6. Activating invasion and metastases – -> please read John Perkins’ updated book ‘The New Confessions of an Economic Hitman
  7. Inducing angiogenesis –  via legally binding “trade” diktats that open new avenues and pipelines of trade and transactions
  8. Genome instability and mutation – please see the IMF working paper, ‘Systemic Banking Crisis: A New Database.’
  9. Resisting cell death –> with previous bank bail-outs and the future expected bank bail-ins at the next financial crisis
  10. Deregulating cellular energetics –> funneling money capital from all of the above into transnational corporations via pump and dump options in the Stock Market, and via stock buy backs, transfer pricing, etc, rather than the productive life-energies of Main Street enabling unused resources meeting unmet needs.

(Several books can be written on each of these social cancerous hallmarks, which is beyond the aim and scope of this article. Hopefully by beginning to expose the unrecognised hallmarks of this cancerous development scheme, concrete steps can now be taken to confirm the diagnosis and a treatment plan initiated. Please note, that by increasing the depth and breath of focus, as more mechanisms come to light, the exposition shown above can be enlarged, further helping to expand the mechanisms involved in the evolution of the cancerous stages of our capitalism.)

As a medical practitioner, this exposure is very troubling to say the least, especially when we attempt to identify the stage of this social cancer, given that the prognosis gets worse and the prospects of remission and cure become more and more remote the later the stage.

As shown  at http://www.cancer.gov/about-cancer/diagnosis-staging/staging/staging-fact-sheet, there are two clinical staging systems:

“The TNM system is one of the most widely used cancer staging systems. This system has been accepted by the Union for International Cancer Control (UICC) and the American Joint Committee on Cancer (AJCC). Most medical facilities use the TNM system as their main method for cancer reporting.

The TNM system is based on the size and/or extent (reach) of the primary tumor (T), the amount of spread to nearby lymph nodes (N), and the presence of metastasis (M) or secondary tumors formed by the spread of cancer cells to other parts of the body. A number is added to each letter to indicate the size and/or extent of the primary tumor and the degree of cancer spread.

Primary Tumor (T)

TX: Primary tumor cannot be evaluated

T0: No evidence of primary tumor

Tis: Carcinoma in situ (CIS; abnormal cells are present but have not spread to neighboring tissue; although not cancer, CIS may become cancer and is sometimes called preinvasive cancer)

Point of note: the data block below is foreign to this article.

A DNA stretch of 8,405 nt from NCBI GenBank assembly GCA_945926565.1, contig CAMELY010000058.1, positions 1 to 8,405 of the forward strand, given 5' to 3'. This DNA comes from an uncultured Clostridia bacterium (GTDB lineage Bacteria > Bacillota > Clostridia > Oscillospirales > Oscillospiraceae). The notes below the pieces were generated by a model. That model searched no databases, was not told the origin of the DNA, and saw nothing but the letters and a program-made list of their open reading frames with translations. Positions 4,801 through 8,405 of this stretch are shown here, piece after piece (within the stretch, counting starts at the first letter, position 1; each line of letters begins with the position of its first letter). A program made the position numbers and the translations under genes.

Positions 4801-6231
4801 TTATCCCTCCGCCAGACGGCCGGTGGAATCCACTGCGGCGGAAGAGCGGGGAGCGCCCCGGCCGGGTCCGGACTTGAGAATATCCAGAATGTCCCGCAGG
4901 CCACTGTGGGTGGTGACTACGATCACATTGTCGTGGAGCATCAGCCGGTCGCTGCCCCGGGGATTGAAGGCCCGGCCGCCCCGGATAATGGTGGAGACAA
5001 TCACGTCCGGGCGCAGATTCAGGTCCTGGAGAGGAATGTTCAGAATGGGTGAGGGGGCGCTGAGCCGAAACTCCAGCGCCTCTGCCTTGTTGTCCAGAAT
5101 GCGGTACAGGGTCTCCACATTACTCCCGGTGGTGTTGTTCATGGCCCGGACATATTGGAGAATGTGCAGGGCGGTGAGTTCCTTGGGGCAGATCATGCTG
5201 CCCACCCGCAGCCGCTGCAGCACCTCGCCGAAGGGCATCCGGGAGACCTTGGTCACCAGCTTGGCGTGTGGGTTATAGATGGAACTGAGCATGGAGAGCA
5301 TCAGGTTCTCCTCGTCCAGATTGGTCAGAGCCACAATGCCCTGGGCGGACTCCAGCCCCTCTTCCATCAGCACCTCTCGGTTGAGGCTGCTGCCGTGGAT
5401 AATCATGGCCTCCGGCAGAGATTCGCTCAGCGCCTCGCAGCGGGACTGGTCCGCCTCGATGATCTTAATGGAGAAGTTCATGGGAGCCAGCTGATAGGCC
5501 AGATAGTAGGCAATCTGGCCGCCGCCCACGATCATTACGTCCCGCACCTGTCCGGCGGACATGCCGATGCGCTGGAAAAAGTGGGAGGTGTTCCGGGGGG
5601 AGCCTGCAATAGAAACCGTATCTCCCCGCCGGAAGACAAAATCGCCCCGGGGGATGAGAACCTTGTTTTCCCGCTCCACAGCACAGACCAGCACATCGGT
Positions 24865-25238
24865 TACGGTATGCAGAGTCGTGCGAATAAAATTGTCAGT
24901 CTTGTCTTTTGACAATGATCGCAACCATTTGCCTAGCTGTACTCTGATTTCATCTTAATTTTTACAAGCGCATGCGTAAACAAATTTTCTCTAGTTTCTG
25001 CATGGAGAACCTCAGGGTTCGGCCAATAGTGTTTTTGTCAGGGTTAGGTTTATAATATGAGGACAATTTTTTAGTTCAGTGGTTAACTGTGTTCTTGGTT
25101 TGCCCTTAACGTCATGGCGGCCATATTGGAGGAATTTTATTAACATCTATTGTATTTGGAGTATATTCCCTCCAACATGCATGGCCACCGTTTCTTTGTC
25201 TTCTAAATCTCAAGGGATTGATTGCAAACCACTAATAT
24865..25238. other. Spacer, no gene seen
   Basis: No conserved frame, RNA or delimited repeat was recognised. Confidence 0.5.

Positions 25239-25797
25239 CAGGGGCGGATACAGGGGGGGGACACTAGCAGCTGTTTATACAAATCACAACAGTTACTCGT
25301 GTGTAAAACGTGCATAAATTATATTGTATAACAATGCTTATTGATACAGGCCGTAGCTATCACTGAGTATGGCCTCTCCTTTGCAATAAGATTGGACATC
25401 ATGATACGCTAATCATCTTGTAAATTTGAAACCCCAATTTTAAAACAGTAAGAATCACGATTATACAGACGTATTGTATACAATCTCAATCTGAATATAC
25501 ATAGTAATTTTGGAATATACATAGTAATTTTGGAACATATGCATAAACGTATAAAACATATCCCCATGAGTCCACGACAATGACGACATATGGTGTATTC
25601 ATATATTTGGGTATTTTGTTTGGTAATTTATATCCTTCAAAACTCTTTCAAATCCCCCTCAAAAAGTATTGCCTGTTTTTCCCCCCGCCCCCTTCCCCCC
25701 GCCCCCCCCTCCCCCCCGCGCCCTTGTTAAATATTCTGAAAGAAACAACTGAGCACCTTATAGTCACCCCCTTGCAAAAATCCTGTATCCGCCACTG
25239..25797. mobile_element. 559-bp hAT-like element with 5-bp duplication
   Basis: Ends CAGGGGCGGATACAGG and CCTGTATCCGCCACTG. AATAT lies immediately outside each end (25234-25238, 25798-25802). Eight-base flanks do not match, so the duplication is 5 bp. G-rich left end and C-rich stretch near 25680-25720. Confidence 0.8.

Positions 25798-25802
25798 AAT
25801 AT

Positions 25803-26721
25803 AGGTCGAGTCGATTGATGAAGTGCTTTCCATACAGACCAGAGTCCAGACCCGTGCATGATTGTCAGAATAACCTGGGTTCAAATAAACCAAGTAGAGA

T1, T2, T3, T4: Size and/or extent of the primary tumor

Regional Lymph Nodes (N)

NX: Regional lymph nodes cannot be evaluated

N0: No regional lymph node involvement

N1, N2, N3: Degree of regional lymph node involvement (number and location of lymph nodes)

Distant Metastasis (M)

MX: Distant metastasis cannot be evaluated

M0: No distant metastasis

M1: Distant metastasis is present

For example, breast cancer classified as T3 N2 M0 refers to a large tumor that has spread outside the breast to nearby lymph nodes but not to other parts of the body. Prostate cancer T2 N0 M0 means that the tumor is located only in the prostate and has not spread to the lymph nodes or any other part of the body.

For many cancers, TNM combinations correspond to one of five stages. Criteria for stages differ for different types of cancer. For example, bladder cancer T3 N0 M0 is stage III, whereas colon cancer T3 N0 M0 is stage II.

Stage

Definition

Stage 0

Carcinoma in situ

Stage I, Stage II, and Stage III

Higher numbers indicate more extensive disease: Larger tumor size and/or spread of the cancer beyond the organ in which it first developed to nearby lymph nodes and/or tissues or organs adjacent to the location of the primary tumor

Stage IV

The cancer has spread to distant tissues or organs

Undeniably, we are at Stage IV of this social cancer given that it has metastasized to every aspect of the social landscape.

The question we all now have to ask is are we at the terminal stage of the social life-host organisation and is the only treatment now palliative?  If we are not a this stage yet and we need to be hopeful, how do we induce this social cancer to go into remission or even effect a cure?

Again we turn to the cellular cancer, as there have recently been a breakthrough in harnessing our immune system to detect and target for destruction tumour cells. (Please see Cancer tumour genetics reveal possible treatment revolution.)

The answer lies again on the exposure of our social immune system and its stage of development, to which we will delve in more detail in the next blog article.